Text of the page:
NEW YORK (AP) – A team of con men posing as senior vice presidents of an international Wall Street investment firm cheated about 230 people nationwide out of more than $6.5 million, authorities said Friday.

Seven suspects were awaiting arraignment in federal court in Manhattan on mail and wire fraud charges after being arrested at their homes early Friday by the FBI. Another suspect was in custody in Croatia; three were at large.

One of the men was wearing a Curious George T-shirt as FBI agents led him to court in handcuffs.

Many victims were elderly people who “fell for the hard sell,” said Andrew Arena, head of the criminal division of the FBI’s New York office. Some lost their life savings.

The phony firm of Holston, Young, Parker & Associates had an actual lower Manhattan address, but also claimed to have offices in London, Zurich and Tokyo that didn’t exist, an indictment said.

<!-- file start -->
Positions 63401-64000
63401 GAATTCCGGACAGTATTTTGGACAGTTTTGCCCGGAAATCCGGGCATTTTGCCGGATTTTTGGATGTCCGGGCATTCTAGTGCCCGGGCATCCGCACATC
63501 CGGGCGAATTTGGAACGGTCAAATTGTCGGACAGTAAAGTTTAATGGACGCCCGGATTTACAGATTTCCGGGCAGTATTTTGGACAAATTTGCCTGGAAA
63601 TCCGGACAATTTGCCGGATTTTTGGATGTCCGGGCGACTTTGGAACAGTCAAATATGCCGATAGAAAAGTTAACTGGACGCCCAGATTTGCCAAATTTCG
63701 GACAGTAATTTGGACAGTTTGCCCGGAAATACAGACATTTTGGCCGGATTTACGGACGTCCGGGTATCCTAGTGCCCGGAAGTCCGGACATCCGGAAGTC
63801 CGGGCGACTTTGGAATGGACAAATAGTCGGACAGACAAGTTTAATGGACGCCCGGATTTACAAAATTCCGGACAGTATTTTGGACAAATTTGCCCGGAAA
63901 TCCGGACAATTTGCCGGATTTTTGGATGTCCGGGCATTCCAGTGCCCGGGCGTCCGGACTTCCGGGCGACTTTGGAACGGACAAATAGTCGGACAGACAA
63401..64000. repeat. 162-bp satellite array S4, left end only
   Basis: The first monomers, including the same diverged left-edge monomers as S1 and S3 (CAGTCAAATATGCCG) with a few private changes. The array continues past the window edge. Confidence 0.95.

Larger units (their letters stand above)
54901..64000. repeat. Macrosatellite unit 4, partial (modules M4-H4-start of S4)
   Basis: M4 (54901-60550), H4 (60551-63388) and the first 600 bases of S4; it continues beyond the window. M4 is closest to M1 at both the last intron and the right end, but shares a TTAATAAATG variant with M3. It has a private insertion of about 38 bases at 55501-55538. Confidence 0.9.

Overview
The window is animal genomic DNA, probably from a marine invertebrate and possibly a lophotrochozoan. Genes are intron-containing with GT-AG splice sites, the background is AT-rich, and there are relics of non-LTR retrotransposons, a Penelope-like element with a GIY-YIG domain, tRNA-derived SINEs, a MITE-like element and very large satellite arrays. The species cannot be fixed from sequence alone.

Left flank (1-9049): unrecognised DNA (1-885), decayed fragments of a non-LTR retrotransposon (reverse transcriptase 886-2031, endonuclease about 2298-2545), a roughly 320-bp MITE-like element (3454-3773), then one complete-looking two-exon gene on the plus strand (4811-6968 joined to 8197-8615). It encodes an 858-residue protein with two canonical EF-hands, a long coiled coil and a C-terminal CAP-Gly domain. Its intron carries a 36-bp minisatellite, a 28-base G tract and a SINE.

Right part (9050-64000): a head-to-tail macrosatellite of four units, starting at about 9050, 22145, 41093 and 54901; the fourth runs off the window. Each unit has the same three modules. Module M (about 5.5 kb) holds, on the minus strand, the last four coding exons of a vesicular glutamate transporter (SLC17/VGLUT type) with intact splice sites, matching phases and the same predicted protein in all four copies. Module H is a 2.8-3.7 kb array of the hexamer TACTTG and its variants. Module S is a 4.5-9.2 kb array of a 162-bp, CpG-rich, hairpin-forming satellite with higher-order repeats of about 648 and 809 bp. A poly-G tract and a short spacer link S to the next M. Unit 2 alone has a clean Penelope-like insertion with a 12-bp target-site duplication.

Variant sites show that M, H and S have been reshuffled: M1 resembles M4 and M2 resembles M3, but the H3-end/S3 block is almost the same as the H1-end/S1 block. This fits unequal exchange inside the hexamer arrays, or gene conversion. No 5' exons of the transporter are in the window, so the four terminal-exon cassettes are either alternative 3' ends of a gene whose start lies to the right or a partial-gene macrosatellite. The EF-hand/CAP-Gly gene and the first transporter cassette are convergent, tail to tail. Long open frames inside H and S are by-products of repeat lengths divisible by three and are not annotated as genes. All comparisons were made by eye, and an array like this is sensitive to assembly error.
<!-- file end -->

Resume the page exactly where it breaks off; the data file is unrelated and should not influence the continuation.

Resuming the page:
In 2002 and 2003, the defendants, most of Russian descent, operated “a ‘boiler room’ with Holston cold-callers and brokers making numerous unsolicited telephone calls on a daily basis and using high-pressure tactics,” the court papers said. The victims were told their money would be pooled to make large trades on the foreign currency exchange market.

The callers used false names and identified themselves as senior vice presidents to dupe potential investors into thinking they were speaking to “a senior level, experienced employee,” the indictment said. One defendant falsely claimed that the firm’s clients included celebrities and CEOs of Fortune 500 companies.

Investors initially got bimonthly statements showing 5 percent increases in their investments, unaware most of their money was being diverted to bank accounts in Russian and Cyprus, the FBI said. By the time a final statement arrived showing 90 percent losses, the suspects had closed their doors.

According to the indictment, the unidentified victims included a resident of El Reno, Okla., who invested $1,000; one from Conneaut, Ohio, who invested $5,000; and another from Williamsburg, Va., who invested $10,000.

If convicted, the defendants face up to 20 years in prison.

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